Thinking outside the box is the new norm…

At Chailey Heritage Foundation, it is exactly this approach that has inspired the staff and volunteers to provide an environment that allows everyone to reach their full potential.

Dating back to 1903, when Grace Kimmins, a nurse from Lewes, set up the Heritage Craft School for disabled boys to learn a trade, the Foundation has grown almost beyond recognition.  However, upon visiting the site you will see reminders of its history everywhere, including the beautiful chapel with both a tower and a spire.  Inside the spacious reception area and corridors are a stunning display of artefacts and photographs, depicting the changes that have taken place over the decades.

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Now providing specialist services for children and young adults with complex needs, thinking outside of the box really does seem to have enabled the Foundation to pay attention to the minutest detail!   Technology plays a very important part of everyday life here and has made a massive difference to the lives of those who use the variety of services on offer.  I was particularly impressed with the way in which each young person has been provided with an individually tailored form of powered mobility.  These take into account not only their physical and communication abilities, but also give the opportunity to develop these abilities further.  Just a few of the amazing systems being used are the TRACK wheelchair system, an indoor and outdoor wheelchair guidance system and the Audio Signpost System which recognises when a wheelchair has reached a doorway and clearly announces which room has been reached.  Eye gaze computers and 3D printers are also used on a regular basis with amazing results.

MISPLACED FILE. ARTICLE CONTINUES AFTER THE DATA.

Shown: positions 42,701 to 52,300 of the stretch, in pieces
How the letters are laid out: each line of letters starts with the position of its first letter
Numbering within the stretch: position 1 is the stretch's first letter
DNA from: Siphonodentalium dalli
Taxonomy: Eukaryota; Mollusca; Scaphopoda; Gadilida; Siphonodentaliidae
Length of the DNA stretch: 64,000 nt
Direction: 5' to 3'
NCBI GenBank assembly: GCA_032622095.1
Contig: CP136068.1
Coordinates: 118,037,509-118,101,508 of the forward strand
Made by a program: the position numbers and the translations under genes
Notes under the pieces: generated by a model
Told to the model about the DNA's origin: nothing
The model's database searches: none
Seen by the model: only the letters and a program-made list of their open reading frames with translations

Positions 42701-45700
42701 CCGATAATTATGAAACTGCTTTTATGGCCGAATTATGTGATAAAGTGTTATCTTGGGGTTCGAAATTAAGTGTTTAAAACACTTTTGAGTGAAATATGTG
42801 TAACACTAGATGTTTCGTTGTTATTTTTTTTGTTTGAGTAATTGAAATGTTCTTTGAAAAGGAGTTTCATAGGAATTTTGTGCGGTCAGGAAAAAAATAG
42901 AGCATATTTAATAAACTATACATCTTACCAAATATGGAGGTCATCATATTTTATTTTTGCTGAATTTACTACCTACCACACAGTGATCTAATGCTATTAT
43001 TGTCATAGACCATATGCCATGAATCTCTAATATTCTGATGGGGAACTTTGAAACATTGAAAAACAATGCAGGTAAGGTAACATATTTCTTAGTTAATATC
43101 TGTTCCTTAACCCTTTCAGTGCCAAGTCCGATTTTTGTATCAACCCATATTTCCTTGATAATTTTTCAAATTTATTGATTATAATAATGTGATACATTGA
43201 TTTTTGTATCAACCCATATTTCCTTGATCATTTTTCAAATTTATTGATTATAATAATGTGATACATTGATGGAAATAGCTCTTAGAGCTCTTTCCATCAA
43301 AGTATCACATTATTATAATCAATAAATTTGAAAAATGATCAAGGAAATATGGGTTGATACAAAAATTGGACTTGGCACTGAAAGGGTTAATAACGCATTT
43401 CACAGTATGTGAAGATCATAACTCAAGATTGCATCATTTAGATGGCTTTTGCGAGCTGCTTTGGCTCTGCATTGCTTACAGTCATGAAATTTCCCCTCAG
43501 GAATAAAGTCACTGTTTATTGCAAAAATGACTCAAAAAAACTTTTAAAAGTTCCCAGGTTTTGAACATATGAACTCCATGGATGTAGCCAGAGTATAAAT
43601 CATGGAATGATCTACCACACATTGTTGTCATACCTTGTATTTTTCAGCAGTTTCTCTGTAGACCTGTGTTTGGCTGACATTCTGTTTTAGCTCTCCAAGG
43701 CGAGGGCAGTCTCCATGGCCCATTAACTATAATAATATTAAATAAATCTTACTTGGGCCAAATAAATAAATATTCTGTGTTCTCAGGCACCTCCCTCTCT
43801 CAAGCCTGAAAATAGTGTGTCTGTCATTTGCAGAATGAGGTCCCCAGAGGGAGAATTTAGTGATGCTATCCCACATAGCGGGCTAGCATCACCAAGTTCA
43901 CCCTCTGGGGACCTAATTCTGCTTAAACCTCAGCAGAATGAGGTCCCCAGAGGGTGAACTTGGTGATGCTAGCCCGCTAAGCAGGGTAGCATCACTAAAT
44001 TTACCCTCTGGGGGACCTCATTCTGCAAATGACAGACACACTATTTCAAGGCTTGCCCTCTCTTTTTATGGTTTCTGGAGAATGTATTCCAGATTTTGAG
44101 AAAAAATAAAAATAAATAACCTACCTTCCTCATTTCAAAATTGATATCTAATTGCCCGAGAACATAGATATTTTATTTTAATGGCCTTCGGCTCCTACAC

But enough about technology because what really makes Chailey Heritage Foundation special is the people!  With over 350 staff and 100 volunteers, a lot of time and effort is put into ensuring that everyone is happy, not just the service users!

I spoke to Kerrie Smart-Jones, the Volunteer Services Coordinator who explained how all volunteers are treated in the same way as the paid staff.  With a wide variety of roles available it is important to match the right person with the right role and this is achieved through carefully checking application forms to establish the volunteer’s skill set, before having an informal meeting to find out more and then offering the applicant a trial session.  This plan of action has helped to retain volunteers and increase feelings of job satisfaction, but it doesn’t stop there!  Just like any good employer, each new volunteer attends full induction training including compulsory subjects such as health and safety and safeguarding.  If all goes well then volunteers are offered further training after 6 weeks in how to use the power chairs, followed by regular reviews after that.

Each young person has a curriculum designed individually for them and this could include crafts, swimming, pony riding, outings, etc., to name just a few.  This is great news for volunteers as it gives such a wide variety of roles to choose from.  Volunteers offer whatever time they can, from a few hours a week to a few days with a certain amount of flexibility built in!  Why do they volunteer? Because it’s rewarding – pure and simple!

To find out more about volunteering opportunities please contact Kerrie on 01825 724444 or via email at: ksmartjones@chf.org.uk.  Alternatively you can visit their website at: www.chf.org.uk